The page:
Submitted by Mike Krieger via Liberty Blitzkrieg blog,
One of the primary purposes of Liberty Blitzkrieg is to dispel the myth that America is politically a democracy and economically a free market, and prove that it is in fact a centrally planned oligarchy. If the people were well
Meanwhile, in China, things are “a lot worse than you think,” says Bloomberg metals analyst Kenneth Hoffman who recently visited the country to assess the outlook for metals demand. This doesn’t exactly come as a surprise. Falling demand from China has been a major factor in the collapse of iron ore prices which just today caused Australia’s fourth largest miner to suspend production altogether and which last month prompted Fortescue Chairman “Twiggy” Forrest to break out the old “let’s start a cartel” suggestion when discussing how to firm up prices. To let Bloomberg tell it, demand from China for the steelmaking ingredient won’t be picking up anytime soon:
China’s steel and metals markets, a barometer of the world’s second-biggest economy, are “a lot worse than you think,” according to a Bloomberg Intelligence analyst who just completed a tour of the country.
“What the Great Recession has shown is that things have fundamentally changed,” The White House warned this week and, as Bloomberg reports, states would have to cut spending or raise revenue by a combined $21 billion in the event of a recession, further exacerbating economic weakness, Moody’s Analytics found in a stress test of state finances. While investors are willingly buying bonds with both hands and feet, The White House warns, states “need to be much more prepared for very volatile fiscal conditions than they had been in the past.”
As the BoJ continues to widen the gap between Japan’s haves and have-nots with its JGB monetization frenzy and multi-trillion yen foray into Japanese equity markets, and with the now unfabricated wage growth data from 2014 suggesting Abe’s “strategy” whereby wage growth begets economic growth which in turn begets confidence either isn’t working very well or never existed in the first place, the chairman of Nippon Life is joining a bevy of other folks in Japan who apparently still live in the real world and are skeptical of the sheer insanity that passes for monetary policy in Tokyo. As Reuters reports, Kunie Okamoto thinks further easing is foolhardy as the central bank already has a monopoly on the market:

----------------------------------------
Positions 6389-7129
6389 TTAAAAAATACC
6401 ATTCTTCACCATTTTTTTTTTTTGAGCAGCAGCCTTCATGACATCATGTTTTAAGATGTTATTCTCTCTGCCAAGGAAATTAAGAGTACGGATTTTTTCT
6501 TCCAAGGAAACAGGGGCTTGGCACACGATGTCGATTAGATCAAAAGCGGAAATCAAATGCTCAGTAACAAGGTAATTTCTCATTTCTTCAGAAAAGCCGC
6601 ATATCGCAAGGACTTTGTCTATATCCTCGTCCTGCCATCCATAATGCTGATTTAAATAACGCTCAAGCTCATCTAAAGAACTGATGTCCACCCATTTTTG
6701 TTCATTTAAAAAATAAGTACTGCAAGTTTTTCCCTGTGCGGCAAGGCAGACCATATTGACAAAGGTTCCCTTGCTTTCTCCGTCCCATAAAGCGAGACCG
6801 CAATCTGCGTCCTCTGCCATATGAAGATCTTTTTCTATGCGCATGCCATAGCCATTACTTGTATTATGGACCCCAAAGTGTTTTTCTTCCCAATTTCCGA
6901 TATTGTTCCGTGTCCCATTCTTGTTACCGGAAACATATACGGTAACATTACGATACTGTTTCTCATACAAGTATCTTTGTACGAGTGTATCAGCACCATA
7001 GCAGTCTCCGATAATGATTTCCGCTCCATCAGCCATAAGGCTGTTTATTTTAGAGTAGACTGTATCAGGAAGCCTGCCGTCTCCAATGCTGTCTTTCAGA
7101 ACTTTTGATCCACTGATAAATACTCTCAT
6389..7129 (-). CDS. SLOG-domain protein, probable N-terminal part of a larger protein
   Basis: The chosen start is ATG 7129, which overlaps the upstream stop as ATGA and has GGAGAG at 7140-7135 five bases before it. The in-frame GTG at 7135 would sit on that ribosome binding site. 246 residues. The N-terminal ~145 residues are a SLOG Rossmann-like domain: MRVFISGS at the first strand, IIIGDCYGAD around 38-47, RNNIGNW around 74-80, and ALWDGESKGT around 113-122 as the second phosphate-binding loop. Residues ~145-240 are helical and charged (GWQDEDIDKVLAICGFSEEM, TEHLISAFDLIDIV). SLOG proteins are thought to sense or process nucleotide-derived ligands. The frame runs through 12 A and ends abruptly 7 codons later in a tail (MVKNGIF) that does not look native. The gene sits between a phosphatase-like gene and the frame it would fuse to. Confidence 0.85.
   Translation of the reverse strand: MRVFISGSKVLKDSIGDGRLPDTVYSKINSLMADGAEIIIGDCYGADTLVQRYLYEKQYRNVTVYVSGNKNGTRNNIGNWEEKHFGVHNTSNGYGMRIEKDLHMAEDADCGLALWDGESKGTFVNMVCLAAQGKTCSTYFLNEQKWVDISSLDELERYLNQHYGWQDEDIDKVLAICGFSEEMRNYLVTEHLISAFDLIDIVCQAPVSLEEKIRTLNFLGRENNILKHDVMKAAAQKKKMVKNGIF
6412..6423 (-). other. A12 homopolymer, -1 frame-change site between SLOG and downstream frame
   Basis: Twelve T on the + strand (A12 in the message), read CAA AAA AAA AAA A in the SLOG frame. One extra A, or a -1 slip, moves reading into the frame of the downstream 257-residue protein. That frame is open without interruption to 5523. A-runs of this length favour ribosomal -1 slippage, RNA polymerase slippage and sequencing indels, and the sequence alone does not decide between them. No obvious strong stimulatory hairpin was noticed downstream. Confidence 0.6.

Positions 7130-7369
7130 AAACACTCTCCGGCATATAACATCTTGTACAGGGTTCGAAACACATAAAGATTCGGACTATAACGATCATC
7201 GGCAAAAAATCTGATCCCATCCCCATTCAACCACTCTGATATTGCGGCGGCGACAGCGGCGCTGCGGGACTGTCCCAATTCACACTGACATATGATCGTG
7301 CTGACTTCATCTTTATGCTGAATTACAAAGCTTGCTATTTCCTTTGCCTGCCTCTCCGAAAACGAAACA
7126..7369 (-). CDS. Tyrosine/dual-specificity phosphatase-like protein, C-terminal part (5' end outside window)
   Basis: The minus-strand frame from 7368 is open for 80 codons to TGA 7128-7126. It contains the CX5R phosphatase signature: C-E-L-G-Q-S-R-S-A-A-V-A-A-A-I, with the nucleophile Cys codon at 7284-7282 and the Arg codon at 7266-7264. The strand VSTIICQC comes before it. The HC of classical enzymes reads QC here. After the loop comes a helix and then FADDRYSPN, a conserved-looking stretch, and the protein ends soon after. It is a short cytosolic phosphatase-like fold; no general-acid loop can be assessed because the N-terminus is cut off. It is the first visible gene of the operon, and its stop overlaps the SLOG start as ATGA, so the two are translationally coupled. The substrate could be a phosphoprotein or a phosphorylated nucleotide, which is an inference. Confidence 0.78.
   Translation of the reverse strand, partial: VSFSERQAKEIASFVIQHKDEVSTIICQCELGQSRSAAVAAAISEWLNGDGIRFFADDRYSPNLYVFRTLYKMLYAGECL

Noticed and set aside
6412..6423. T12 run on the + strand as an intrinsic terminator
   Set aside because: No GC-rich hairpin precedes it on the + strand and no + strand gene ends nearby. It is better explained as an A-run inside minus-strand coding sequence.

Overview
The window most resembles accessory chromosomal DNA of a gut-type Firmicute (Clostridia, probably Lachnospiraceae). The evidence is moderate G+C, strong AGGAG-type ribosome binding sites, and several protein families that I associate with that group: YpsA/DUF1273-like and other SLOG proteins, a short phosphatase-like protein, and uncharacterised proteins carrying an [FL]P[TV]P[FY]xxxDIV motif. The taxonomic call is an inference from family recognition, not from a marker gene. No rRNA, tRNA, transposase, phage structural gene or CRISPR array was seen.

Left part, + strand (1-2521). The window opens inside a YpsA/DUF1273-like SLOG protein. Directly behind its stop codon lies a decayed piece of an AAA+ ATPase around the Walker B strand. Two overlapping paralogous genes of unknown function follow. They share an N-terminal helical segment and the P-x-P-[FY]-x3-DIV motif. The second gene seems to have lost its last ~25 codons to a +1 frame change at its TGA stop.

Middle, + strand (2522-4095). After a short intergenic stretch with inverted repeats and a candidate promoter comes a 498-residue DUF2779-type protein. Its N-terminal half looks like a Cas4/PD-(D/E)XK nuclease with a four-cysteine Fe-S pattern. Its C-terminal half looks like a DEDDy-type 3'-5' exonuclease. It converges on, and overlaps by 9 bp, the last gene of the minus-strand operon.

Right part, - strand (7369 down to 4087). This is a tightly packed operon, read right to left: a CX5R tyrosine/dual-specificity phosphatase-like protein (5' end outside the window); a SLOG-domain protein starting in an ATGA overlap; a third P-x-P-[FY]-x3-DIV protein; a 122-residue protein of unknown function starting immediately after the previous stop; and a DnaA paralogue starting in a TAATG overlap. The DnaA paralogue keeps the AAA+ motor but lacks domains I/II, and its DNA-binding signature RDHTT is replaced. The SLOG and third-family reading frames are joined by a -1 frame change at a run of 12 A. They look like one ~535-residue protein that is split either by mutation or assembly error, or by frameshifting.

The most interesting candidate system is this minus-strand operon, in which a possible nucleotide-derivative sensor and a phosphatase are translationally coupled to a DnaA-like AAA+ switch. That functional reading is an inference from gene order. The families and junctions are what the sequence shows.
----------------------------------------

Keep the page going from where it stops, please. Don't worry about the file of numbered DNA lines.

It is… unwise to assume that Japanese yields will not spike simply because domestic investors hold more than 90 percent of government debt, Kunie Okamoto said in an interview with Reuters.
With Jean-Claude Juncker demanding a Unified European Army, it appears Germany is wasting no time in simultaneously boosting its own economy with warfare spending and comforting a ‘fearful populace’ with more military might. As Reuters reports, Germany plans to procure more than 100 additional Leopard 2 tanks, increasing its total Leopard 2 tank inventory by a whopping 45% a government spokesman said on Friday, as it seeks to ensure its “troops are ready for action in response to concerns over recent Russian assertiveness.”
Submitted by Bill Bonner via The Acting-Man blog,
Corporate Insiders Jump Ship
Corporate insiders are selling 22 times more stock than they are buying. From Fox Business:
“What we’re seeing now is a dramatic reversal in that sentiment,” says David Coleman, editor of
Submitted by Martin Armstrong via Armstrong Economics,
The April 7th, 2015 power outage in Washington DC is curious to say the least. Virtually instantaneously, the government declare it was not a terrorist attack. After all, how could that possibly be when the NSA guards the country. If there was an attack on the power-grid, then the NSA would have to answer for their failure. So clearly, if it was an attack, they would never admit it.
Instead, this has been attributed to a piece of metal breaking loose from a power line 43
To be sure, China has had a good couple of months when it comes to projecting their rising superpower status to the rest of the world. Indeed, Beijing’s military made history three times last week alone by agreeing to sell some $5 billion in subs to Pakistan, by getting set to start the country’s first nuclear submarine patrols, and by swooping in to rescue more than 200 evacuees in the embattled Yemeni port city of Aden (and risking armed conflict in the process) in what Reuters notes is “the first time that China’s military has helped other countries evacuate their people during an international crisis.”